Renault Alpine Confirmed: Coming In 2016
The comeback saga of the Renault Alpine has been rather confusing lately. After the Renault-Caterham joint venture, essential for the sports car’s development program, had been dissolved it seemed that the rebirth of the Alpine brand might never happened. Then last week Renault confirmed the highly anticipated sports car remains on track for a 2016 release.
Speaking at the 2014 Paris Motor Show, Renault boss Carlos Ghosn told WhatCar? the Alpine project is continuing as planned, with the sports car to arrive in 2016 despite delays caused by the split. "While it would have been better to split the investment with a partner, it wasn’t possible to agree it [sic]. Now it is better that we go alone – and the project is continuing as planned."
The news was confirmed by Renault chief designer Laurens van den Acker as well, who expressed regrets for the Renault-Caterham joint venture being dissolved in 2014. However, van den Acker said the company has "made some good progress" on its own.
Click past the jump to read more about the 2016 Renault Alpine.
Why it matters
France has been synonymous to sports car racing ever since the automobile was created. Unfortunately, most of the country’s iconic manufacturers have gone under over the past three decades. Alpine, arguably one of the most emblematic racing and sports car company that took shape in post-WW2 Europe, was among those shuttered.
Declared defunct in 1995, Alpine disappeared completely from the automotive scene, with its Dieppe factory now used to produce Renault Sport models. The fact that Renault wants to revive the Alpine brand is great news for gearheads who rejoice at the announcement of every new sports car that joins the performance wars. Now that the French have confirmed the project continues without Caterham, we can finally rest assured that Alpine is indeed rising from its own ashes.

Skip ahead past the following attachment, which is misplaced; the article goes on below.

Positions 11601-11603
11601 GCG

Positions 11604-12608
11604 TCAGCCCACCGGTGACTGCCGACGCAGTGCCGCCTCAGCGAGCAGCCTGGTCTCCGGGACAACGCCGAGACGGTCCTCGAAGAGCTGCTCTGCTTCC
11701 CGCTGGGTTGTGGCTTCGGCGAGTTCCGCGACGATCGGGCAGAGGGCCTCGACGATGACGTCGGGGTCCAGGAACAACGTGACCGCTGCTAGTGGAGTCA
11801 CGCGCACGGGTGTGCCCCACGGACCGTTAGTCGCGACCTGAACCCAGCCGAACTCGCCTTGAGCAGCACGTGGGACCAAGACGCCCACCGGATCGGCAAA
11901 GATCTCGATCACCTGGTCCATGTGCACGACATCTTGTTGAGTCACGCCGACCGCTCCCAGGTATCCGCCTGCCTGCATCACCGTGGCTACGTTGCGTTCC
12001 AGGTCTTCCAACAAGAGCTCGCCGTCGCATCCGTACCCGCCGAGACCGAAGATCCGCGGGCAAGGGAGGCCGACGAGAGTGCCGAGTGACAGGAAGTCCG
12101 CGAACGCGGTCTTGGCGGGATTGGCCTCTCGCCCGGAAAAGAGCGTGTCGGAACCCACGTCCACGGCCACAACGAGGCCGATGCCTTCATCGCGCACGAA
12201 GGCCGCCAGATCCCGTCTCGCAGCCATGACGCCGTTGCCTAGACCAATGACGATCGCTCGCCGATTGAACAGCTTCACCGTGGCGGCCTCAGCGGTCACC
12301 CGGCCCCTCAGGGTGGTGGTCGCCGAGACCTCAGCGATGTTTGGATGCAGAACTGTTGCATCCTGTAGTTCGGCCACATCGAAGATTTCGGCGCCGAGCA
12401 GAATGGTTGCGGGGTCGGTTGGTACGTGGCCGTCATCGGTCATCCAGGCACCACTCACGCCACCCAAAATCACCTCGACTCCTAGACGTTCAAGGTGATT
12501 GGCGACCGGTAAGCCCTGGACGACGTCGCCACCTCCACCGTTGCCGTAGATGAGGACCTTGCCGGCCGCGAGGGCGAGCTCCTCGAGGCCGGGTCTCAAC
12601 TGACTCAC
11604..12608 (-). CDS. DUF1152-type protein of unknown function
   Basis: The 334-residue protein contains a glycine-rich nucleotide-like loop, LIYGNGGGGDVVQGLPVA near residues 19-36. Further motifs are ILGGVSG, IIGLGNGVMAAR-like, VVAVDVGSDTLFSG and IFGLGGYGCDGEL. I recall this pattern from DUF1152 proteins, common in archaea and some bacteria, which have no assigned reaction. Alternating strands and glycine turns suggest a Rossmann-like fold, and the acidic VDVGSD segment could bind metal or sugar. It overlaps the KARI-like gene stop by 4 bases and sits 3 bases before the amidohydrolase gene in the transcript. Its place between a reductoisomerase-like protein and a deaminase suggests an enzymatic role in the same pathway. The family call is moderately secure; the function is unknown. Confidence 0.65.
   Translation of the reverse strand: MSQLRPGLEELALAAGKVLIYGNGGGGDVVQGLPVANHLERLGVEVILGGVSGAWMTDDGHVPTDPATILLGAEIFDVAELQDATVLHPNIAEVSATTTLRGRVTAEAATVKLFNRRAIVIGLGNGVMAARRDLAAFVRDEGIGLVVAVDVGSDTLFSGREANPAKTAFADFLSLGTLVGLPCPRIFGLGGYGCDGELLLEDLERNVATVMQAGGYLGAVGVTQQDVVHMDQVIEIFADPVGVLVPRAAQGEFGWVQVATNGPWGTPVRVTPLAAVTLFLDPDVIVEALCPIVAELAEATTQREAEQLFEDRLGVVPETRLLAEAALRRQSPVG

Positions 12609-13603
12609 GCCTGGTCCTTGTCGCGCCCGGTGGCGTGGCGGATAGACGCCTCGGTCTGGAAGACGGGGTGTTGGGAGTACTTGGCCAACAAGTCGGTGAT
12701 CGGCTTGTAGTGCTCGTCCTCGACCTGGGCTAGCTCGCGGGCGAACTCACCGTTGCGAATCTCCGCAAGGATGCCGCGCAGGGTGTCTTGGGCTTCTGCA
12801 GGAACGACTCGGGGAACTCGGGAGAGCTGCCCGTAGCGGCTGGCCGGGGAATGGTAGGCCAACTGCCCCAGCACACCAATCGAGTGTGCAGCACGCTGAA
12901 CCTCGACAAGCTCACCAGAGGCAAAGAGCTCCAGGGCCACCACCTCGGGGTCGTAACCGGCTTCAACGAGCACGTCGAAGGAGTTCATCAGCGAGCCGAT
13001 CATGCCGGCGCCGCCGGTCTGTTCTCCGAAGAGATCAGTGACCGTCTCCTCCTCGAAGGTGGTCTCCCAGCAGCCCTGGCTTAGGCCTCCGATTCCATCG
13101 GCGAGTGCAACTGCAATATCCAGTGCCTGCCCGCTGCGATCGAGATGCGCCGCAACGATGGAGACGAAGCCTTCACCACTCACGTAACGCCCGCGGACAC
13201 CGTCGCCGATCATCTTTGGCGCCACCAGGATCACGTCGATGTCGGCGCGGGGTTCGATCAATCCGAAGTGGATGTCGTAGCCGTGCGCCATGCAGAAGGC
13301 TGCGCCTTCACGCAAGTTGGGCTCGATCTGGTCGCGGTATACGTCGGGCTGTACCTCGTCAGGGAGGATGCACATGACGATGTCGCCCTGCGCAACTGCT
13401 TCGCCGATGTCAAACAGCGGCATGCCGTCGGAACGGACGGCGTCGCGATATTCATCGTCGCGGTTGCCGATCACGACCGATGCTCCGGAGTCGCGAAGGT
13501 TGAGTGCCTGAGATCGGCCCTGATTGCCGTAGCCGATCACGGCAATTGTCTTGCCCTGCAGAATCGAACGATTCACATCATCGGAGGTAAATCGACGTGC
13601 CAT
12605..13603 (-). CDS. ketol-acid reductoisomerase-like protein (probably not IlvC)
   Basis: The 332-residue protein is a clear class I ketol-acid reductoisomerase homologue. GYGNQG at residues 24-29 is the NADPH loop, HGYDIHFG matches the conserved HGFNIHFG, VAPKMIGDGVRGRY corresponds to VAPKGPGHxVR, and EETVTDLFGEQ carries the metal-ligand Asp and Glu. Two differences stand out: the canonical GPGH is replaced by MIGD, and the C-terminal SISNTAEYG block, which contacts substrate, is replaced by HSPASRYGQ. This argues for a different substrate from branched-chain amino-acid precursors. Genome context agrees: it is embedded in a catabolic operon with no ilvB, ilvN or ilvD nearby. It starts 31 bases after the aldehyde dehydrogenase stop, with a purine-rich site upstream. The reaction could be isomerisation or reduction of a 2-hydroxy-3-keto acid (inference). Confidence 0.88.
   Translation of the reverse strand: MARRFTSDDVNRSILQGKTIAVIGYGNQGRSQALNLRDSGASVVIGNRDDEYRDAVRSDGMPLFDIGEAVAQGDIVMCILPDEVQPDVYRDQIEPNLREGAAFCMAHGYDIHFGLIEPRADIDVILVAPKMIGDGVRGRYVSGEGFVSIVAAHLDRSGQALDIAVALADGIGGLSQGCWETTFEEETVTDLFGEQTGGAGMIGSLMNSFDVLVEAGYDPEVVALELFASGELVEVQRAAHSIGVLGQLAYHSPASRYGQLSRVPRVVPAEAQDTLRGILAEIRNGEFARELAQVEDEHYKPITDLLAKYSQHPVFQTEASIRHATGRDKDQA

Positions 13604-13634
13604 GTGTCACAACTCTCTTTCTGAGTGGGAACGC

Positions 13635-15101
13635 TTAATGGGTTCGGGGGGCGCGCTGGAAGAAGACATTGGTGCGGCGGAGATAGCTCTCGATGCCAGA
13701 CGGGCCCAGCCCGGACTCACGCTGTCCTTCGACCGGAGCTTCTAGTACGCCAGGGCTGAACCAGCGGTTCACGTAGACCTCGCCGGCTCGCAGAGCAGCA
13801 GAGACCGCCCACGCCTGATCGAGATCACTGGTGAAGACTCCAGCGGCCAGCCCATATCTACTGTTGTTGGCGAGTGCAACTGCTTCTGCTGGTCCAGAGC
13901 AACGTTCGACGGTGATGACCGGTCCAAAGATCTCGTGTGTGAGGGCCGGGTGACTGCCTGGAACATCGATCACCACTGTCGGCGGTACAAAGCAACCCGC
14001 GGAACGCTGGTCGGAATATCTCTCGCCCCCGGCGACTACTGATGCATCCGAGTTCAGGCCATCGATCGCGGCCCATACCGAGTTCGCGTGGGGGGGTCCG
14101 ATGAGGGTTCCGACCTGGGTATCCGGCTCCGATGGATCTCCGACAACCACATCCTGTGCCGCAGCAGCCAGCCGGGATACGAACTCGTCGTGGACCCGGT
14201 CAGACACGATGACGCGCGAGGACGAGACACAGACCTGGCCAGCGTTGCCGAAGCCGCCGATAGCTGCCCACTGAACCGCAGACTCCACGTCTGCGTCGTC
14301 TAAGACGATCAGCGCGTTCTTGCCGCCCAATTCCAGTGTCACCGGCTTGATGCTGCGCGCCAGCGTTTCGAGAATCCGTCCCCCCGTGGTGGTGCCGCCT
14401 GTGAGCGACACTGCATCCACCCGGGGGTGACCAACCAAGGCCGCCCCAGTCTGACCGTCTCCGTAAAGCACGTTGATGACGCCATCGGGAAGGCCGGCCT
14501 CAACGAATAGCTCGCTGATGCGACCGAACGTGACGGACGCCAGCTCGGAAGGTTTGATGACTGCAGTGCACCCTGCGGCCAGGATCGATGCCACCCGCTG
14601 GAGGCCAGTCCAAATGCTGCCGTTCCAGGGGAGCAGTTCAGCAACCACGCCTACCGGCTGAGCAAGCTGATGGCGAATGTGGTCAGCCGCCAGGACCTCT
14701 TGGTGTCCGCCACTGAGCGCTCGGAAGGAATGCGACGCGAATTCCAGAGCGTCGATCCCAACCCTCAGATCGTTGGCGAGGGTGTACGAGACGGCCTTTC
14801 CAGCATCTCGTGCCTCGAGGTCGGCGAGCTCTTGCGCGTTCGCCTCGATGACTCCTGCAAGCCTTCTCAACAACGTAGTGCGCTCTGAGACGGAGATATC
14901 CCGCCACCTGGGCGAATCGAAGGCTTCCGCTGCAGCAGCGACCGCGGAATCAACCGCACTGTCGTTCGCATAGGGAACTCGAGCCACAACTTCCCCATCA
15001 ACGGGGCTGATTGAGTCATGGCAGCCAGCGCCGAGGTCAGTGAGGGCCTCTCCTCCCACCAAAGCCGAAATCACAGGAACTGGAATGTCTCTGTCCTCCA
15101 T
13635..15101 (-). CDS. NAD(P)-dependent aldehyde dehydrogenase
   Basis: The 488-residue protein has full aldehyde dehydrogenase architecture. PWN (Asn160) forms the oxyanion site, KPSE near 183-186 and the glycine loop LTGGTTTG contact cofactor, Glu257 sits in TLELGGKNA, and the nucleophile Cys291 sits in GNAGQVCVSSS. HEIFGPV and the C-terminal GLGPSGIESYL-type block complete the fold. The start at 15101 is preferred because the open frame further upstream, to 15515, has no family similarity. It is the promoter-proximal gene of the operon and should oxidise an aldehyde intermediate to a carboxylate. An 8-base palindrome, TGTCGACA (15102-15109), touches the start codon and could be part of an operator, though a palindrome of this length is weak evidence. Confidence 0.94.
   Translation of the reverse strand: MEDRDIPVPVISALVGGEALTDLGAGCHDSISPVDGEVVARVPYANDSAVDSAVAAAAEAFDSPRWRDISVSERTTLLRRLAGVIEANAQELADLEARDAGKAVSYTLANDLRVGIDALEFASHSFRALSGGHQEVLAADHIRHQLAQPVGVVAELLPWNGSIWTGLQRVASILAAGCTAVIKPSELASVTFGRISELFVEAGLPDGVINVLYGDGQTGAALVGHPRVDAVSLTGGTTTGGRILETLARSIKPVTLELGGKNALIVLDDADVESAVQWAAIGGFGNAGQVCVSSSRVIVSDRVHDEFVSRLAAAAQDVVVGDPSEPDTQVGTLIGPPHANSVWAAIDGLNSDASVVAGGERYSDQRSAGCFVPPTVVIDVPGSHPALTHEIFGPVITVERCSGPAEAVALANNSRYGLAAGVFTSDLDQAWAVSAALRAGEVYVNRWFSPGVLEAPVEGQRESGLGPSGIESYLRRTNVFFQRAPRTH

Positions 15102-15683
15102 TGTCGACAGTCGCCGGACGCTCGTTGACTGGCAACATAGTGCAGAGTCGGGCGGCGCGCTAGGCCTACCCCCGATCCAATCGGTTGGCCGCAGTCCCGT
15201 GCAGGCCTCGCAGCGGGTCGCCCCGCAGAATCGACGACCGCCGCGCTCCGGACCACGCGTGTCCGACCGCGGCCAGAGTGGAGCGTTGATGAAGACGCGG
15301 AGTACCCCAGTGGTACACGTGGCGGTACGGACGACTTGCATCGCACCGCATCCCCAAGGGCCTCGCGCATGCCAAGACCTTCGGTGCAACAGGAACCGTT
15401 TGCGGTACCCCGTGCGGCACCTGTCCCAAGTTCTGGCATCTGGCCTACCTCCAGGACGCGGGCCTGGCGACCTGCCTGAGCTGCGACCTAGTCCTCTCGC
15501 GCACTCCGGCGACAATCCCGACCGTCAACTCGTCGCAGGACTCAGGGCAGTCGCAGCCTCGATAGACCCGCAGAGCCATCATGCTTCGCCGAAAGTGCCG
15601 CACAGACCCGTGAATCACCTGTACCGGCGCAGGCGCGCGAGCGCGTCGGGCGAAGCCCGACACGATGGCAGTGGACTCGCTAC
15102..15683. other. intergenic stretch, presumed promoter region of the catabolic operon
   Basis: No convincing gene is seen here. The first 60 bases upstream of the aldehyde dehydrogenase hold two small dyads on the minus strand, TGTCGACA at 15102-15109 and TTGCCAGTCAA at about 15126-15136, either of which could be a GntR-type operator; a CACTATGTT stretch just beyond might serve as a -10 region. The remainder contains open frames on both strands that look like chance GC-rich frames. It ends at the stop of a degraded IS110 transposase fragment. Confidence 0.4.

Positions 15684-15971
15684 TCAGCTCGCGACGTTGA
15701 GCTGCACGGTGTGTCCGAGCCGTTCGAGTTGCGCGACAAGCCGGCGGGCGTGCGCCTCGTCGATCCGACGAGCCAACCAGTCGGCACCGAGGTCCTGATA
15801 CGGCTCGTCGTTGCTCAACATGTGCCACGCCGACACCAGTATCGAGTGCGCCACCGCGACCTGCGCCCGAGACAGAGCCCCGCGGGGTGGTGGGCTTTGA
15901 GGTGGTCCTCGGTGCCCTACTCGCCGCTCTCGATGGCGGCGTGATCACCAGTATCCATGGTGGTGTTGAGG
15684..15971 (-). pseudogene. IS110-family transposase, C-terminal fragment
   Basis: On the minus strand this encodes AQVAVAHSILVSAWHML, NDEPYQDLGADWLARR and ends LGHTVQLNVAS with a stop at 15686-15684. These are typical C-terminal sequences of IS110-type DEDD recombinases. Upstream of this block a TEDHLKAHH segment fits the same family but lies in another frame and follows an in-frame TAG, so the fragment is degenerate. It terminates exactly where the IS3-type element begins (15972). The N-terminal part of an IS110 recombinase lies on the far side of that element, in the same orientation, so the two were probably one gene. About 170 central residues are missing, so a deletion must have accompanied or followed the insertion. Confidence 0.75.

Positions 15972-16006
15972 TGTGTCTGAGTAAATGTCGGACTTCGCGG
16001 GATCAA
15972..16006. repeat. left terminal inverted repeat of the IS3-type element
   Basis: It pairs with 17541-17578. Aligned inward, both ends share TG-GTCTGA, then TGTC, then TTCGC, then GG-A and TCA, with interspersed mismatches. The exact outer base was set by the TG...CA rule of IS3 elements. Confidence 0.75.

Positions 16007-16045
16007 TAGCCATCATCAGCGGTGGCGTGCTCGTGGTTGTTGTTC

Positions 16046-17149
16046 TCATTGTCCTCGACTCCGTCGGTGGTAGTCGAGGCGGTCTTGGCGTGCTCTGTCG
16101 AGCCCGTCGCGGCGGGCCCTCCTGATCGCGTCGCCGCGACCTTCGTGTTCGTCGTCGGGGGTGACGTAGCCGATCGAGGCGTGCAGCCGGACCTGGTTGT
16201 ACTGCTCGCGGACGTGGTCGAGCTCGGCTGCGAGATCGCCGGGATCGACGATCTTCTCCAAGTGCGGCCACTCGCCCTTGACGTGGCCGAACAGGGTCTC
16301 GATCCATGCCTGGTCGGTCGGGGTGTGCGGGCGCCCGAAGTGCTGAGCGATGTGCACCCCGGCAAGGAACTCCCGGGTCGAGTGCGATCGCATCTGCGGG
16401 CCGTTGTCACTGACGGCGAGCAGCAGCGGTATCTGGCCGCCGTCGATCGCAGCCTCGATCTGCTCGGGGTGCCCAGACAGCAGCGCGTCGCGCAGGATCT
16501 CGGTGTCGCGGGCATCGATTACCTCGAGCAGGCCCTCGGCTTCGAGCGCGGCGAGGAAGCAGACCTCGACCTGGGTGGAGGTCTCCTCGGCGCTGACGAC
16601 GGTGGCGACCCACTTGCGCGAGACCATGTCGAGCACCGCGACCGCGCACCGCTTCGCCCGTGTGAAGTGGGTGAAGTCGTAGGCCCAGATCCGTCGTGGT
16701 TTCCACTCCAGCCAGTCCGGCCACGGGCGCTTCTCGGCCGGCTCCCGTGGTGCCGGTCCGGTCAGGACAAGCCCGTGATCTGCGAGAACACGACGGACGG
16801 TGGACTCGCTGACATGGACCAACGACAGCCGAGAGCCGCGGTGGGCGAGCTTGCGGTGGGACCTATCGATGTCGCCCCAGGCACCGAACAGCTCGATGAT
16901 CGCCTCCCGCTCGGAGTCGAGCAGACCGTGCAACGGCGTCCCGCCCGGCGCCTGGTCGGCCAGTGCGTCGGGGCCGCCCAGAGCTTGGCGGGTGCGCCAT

Not much is known about the upcoming Alpine sports car following the Renault-Caterham split. What we do know is that the French are planning to build a vehicle that pays tribute to the Alpine A110, which was introduced in 1961 and lasted through 1977, achieving several racing milestones in the process.
We expect the modern Alpine to feature a fuel-efficient powerplant that sends around 250 to 300 horsepower to the wheels. A host of race-bred internals and carbon-fiber parts are likely to make this upcoming sports car a lightweight and agile racer for the street. Renault introduced an exciting concept car in 2012, but it’s unclear whether or not the French will use the same recipe for the production model.